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Egypt seeks UAE investment after adopting austerity budget

Egypt turns to UAE for financial assistance as its new controversial budget slashes vital subsidies but gives a 28% increase to the military
An Egyptian man sells fruits and vegetables at a traditional market in Cairo on May 7, 2014 (AFP)

Three Egyptian government ministers flew to Abu Dhabi on Sunday in an unannounced three-day visit aimed at encouraging Emirati investment in Egypt, a statement by the government said.

Egypt is seeking financial assistance to bridge a budget deficit amounting to a whopping $18 billion during the next fiscal year, which will start in August, according to statements by the finance minister.

The visit comes on the heels of substantial rises in fuel and electricity prices as part of a long term plan which the government says is aimed at lifting subsidies to relieve a sprawling budget deficit.

However, government cuts have caused public discontent, especially since the new budget will include an increase of 28% for the military and judiciary, while slashing subsidies for medicine and children's dairy products by half.

"The ministers of Petroleum, Finance and Investment will promote investment opportunities during their visit to the United Arab Emirates," said a press statement by Finance Minister Qadri Damien, released after the ministers had departed.

Cairo Airport authorities have not been informed that Petroleum Minister Sherif Ismail, Finance Minister Hani Qadri and Investment Minister Ashraf Salman were scheduled to leave Cairo on Sunday, a source from the airport told Anadolu Agency.

The source also said the three ministers did not speak to reporters before boarding the plane Sunday afternoon.

The Egyptian government seeks to mend a funding gap estimated between 17 and 19 billion dollars for the fiscal year 2014/15, according to earlier statements by Damien.

The UAE has been one of Egypt's strongest backers since the army's ouster of elected president Mohamed Morsi on July 3 last year.

Egypt has received $21.3 billion in total in Arab aid since Morsi's ouster, according to a senior Finance Ministry official had told AA earlier.

Price hike in commodities

Prices in Cairo's vegetables markets have already seen a rise.

"The prices of all commodities had risen only hours after the fuel raise decision was applied," Um Mariam, a vegetables seller from the market, told Anadolu Agency.

"Nobody will be able to put food on the table for his/her children, if these prices stay intact," she added.

Um Mariam says the prices of foodstuffs increased between 30 and 100 percent after the fuel price raise was applied.

She adds that almost half of the vegetables she brought for sale in the market in the past used to rot because of stagnation, noting that the new fuel price raise would bring even more recession to her business.

"The current situation is like slow death for a large number of people," Um Mariam said.

Her views were shared by a nearby butcher, Saeed.

"I have to raise the price after the latest fuel price raise," Saeed told AA.

"Customers who bought two kilos of beef in the past, buy one now only," Saeed said. "With the new raise, nobody will buy anything," he added.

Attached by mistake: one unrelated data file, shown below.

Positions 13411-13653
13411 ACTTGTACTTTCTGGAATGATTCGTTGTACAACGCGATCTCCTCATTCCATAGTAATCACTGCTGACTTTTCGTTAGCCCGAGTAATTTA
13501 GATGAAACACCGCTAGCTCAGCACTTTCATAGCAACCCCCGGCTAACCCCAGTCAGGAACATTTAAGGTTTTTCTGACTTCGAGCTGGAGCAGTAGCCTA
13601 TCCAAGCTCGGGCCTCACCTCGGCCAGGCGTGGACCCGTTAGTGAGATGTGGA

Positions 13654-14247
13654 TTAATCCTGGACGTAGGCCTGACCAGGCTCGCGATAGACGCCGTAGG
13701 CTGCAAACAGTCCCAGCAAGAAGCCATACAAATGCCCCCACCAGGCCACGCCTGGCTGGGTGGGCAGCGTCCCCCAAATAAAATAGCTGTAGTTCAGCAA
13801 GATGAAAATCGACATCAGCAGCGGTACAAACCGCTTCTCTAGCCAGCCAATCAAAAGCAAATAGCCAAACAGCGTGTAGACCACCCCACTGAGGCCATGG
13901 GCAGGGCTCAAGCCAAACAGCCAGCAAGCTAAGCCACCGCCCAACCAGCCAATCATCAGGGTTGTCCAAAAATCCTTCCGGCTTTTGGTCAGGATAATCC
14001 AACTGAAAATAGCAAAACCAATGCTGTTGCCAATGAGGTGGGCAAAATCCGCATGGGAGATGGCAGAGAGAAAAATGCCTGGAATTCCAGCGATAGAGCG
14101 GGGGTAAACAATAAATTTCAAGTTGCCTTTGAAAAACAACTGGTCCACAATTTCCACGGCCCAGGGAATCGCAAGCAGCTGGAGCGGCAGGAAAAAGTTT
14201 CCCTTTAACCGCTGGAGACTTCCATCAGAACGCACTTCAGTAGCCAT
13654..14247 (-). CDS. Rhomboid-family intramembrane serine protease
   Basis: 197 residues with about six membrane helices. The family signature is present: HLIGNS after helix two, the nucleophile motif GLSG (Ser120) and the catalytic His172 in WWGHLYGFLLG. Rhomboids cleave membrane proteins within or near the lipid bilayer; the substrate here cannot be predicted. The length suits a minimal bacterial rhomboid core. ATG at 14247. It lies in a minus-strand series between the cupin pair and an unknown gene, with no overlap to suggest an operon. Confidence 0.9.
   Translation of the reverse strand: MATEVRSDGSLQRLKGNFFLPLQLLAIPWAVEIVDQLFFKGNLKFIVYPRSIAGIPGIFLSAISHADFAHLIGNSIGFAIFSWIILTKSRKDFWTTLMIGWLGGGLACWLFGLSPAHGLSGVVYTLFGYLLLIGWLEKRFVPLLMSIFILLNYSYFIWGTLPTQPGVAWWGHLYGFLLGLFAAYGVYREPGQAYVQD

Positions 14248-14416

Mohamed Sukkar, who arrived in the market together with his young son to buy food for the family, said he cannot buy with 100 pounds (around $15) the same amounts of food he used to buy with the same amount of money in the past.

'Sisi promised reform in his campaign'

Prime Minister Ibrahim Mahlab said on Saturday that the decision by his government to raise fuel prices would save the state treasury up to 51 billion Egyptian pounds (around $7.14 billion).

Mahlab's attributed the raise, which is unprecedented since 2008, to a yawning budget deficit and a desire by the government to initiate economic and financial reforms to address this deficit, while acknowledging that Egypt's poverty rate has risen to 26.3 percent.

Mehleb argued that that the decision was built on an agreement between the people and President Abdel Fattah al-Sisi.

“Didn’t we agree on reform?” Mehleb asked. “Sisi promised reform in his campaign.”

Sisi defended on Sunday the decisions to increase fuel prices as necessary to ease Egypt’s debt, adding that the country is in a state of war.

Meanwhile, Hundreds of taxi and minibus drivers staged protests Saturday in several Egyptian provinces against the government's move to raise fuel prices.

Groups of taxi and minibus drivers declared an open-ended strike in a number of transport stations in the provinces of Gharbiya, Suez and Assiut to call for increasing transportation fees, eyewitnesses said.

Arrest and tax increases on tobacco and alcohol

Drivers in Cairo and the canal city of Ismailia blocked a main road to demand higher transportation fees.

One man was reportedly arrested in Cairo on Sunday for protesting against fuel price hikes.

Witnesses said Mohamed Nassar, a member of the April 6 Youth Movement, was holding a placard reading "You promised not to lift subsidies; you turned out to be a liar, Mr President."

On Wednesday, Sisi raised sales taxes to 50 percent on cigarettes, 150 percent on wine and 200 percent on beer.

Although former President Mohamed Morsi had attempted in in December 2012 to pass similar tax increases on tobacco and alcohol, he backed down following public opposition.

Meanwhile, Sisi signalled adopting property and value added taxes in the future.